Saturday, February 3, 2018

Syracuse Taught Me How To Run in Cold Weather. Louisville Taught Me How to Warm My Heart.


I should be given a contract for Saucony because I continue to be a tremendous fan. Yes, my little toe on the left foot always breaks through after a month or so, but there is not a sneaker that is more comfortable to wear while running. They provide awesome support. I've tried New Balances and Asics, gave up on Nike as a high school student, and have not been impressed by Reeboks. Of course, my bank account determines my purchase, and with new sneakers every few months, I always look for the best buy. I love when I find a pair of Sauconys on sale.

DSW did right by me and mailed me a birthday coupon which I cashed in on Thursday. Two days of running in Sauconys again and I'm like, "Crandall, why would you ever stray to another brand?" It is night vs. day. Saucony is the sunshine, green grass, blooming flowers, trees, and singing birds for my feet. I just feel like a different runner with them on.

Usually, I opt for an obnoxious color and design (that matches my car or 80s fluorescent music videos), but when I put on these puppies, I admit, "I've found myself a lover for the next few months." It is a beautiful relationship and right now I'm going through the star-gazing, dreamy period. I want to put them on the pillow next to me while I sleep.

Runs have been arctic, however, but I came home from work at 5 and hit the pavement. It was cold, but my Syracuse heritage helps me to realize that at 15 degrees, it is actually a heat wave.

And I wore my new Sauconys today when I visited the Read School, a pre-K thru 8 school in Bridgeport, Connecticut. Dr. Yohuru Williams introduced me to the principal, Sarhanna Smith. She invited me to her school, where I toured yesterday, and got the opportunity to learn about their building through her and a young man, with tourettes, who was having a difficult time accomplishing classroom goals. He was sent to the office to refocus. Principal Smith empowered him, however, by inviting him to be a guide for the two of us - a beautiful move by a brilliant leader. By the time we got to his class, he was ready to settle in and focus.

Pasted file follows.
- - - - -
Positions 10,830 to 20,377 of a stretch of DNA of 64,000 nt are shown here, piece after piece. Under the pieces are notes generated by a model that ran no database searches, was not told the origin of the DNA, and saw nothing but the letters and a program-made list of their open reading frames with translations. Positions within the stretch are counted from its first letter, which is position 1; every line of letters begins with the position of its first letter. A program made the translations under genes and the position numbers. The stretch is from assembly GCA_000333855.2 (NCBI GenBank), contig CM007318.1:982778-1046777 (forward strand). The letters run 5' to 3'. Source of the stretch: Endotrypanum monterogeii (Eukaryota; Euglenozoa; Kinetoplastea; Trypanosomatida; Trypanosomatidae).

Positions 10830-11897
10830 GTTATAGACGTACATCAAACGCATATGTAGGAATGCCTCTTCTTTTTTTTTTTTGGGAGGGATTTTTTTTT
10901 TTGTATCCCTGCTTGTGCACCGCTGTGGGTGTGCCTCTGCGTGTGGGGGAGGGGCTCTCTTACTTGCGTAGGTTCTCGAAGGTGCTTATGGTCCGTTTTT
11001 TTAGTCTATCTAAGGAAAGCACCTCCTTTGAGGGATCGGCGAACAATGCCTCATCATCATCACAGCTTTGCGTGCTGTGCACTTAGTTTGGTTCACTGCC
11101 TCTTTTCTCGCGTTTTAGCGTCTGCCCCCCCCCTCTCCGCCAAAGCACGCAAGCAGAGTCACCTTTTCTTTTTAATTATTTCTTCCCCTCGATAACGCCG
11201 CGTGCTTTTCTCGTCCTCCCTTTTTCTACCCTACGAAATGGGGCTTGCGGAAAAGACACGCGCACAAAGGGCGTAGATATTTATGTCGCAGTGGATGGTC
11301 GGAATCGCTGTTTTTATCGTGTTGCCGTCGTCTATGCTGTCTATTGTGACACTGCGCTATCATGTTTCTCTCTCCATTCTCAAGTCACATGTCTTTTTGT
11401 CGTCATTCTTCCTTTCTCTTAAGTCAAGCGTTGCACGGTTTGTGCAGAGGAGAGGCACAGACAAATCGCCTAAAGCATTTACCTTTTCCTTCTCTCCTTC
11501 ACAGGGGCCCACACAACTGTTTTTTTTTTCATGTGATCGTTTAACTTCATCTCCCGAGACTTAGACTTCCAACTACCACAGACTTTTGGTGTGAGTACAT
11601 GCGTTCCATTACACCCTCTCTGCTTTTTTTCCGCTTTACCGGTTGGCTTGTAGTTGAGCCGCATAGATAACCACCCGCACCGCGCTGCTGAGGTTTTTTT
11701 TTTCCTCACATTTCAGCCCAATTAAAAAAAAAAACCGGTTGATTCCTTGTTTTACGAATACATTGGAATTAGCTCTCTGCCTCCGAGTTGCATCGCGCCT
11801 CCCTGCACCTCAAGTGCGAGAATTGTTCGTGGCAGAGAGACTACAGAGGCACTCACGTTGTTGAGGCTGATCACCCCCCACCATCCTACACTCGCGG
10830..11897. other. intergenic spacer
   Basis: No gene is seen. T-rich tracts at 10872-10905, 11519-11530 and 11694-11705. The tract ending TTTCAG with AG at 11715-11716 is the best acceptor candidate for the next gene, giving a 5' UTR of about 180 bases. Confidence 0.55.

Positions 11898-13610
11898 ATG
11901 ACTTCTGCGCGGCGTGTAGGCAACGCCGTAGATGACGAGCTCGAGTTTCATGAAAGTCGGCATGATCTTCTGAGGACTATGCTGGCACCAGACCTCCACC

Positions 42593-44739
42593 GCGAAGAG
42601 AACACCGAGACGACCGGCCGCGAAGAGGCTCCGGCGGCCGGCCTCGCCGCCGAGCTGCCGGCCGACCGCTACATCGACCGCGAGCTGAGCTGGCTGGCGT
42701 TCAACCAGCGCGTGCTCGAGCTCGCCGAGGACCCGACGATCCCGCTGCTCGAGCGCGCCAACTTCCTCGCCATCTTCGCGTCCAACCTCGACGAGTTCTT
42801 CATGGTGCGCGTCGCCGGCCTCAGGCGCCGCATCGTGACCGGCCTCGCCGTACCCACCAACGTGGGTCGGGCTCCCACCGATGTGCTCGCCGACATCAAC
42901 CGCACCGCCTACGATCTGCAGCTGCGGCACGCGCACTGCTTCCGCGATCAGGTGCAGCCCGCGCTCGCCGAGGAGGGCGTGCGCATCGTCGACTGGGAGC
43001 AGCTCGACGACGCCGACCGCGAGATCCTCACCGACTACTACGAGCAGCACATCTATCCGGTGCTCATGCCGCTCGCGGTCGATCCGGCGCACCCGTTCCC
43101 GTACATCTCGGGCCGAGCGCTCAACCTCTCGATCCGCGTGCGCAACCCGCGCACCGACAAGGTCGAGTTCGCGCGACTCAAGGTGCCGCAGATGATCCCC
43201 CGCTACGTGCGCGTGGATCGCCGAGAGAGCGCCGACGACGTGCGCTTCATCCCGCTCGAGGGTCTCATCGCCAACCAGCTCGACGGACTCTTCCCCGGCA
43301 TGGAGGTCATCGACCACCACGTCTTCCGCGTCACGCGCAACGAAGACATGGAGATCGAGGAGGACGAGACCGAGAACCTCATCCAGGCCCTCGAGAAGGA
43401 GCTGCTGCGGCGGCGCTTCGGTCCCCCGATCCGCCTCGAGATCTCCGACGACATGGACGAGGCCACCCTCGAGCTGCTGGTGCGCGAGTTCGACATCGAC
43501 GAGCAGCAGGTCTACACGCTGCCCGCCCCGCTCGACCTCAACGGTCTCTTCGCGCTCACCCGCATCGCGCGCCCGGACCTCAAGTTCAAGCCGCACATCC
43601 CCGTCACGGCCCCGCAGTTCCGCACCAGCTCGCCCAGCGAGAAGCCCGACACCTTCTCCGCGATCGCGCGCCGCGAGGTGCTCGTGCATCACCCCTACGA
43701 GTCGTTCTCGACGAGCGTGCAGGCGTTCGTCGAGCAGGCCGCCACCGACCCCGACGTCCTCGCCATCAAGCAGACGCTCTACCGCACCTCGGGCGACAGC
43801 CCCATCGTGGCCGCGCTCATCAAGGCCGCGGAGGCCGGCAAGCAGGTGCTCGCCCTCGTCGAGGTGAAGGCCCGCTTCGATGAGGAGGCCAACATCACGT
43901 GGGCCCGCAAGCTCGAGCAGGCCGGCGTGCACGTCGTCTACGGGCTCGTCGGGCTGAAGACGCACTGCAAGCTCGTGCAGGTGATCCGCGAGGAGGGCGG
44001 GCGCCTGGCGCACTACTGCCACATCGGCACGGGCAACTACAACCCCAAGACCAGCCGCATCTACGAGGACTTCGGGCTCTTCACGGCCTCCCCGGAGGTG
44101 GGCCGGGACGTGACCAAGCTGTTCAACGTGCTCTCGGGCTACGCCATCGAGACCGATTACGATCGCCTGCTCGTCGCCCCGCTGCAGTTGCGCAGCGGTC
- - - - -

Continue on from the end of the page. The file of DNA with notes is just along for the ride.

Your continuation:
To be truthful, I could spend the rest of my life having principals and their students give me tours of their schools. This comes from my years as a K-12 teacher in Kentucky. My mind is especially drawn to art work and murals, as my Louisville kids taught me the power of creative expression. I particularly loved this mural because it reminded me of a doodle I would find in one of my grandmother's notebooks: loops, colors, and a few words: be responsible, be respectful, be safe.

These are the messages kids receive in a hidden curriculum. The more I explore schools across the nation, the more I want to find a way for local artists to paint murals above doors, in hallways, and in all the peripheral (and forward) views of kids. Shoot. Let the kids pay them.

Yes, the challenges are indescribable (maybe it should be an American prerequisite to shadow a Principal for a day to see what they face). Yet, art speaks and heals.

While walking, Ms. Smith and I came across an 8th grader who was not in class. "I'm taking a meta-moment," he reported. He explained that a meta-moment is a choice he has to leave a frustrating classroom situation to get a grasp on one's self - to refocus. Ms. Smith said, "Okay. I appreciate that you told me this is your meta-moment. I trust you'll find peace in your mind and return to the good work I know you're capable of doing."

That, I believe, is wonderful. School is hard: school is hard for everyone. Moments like this make me trust that there's hope.

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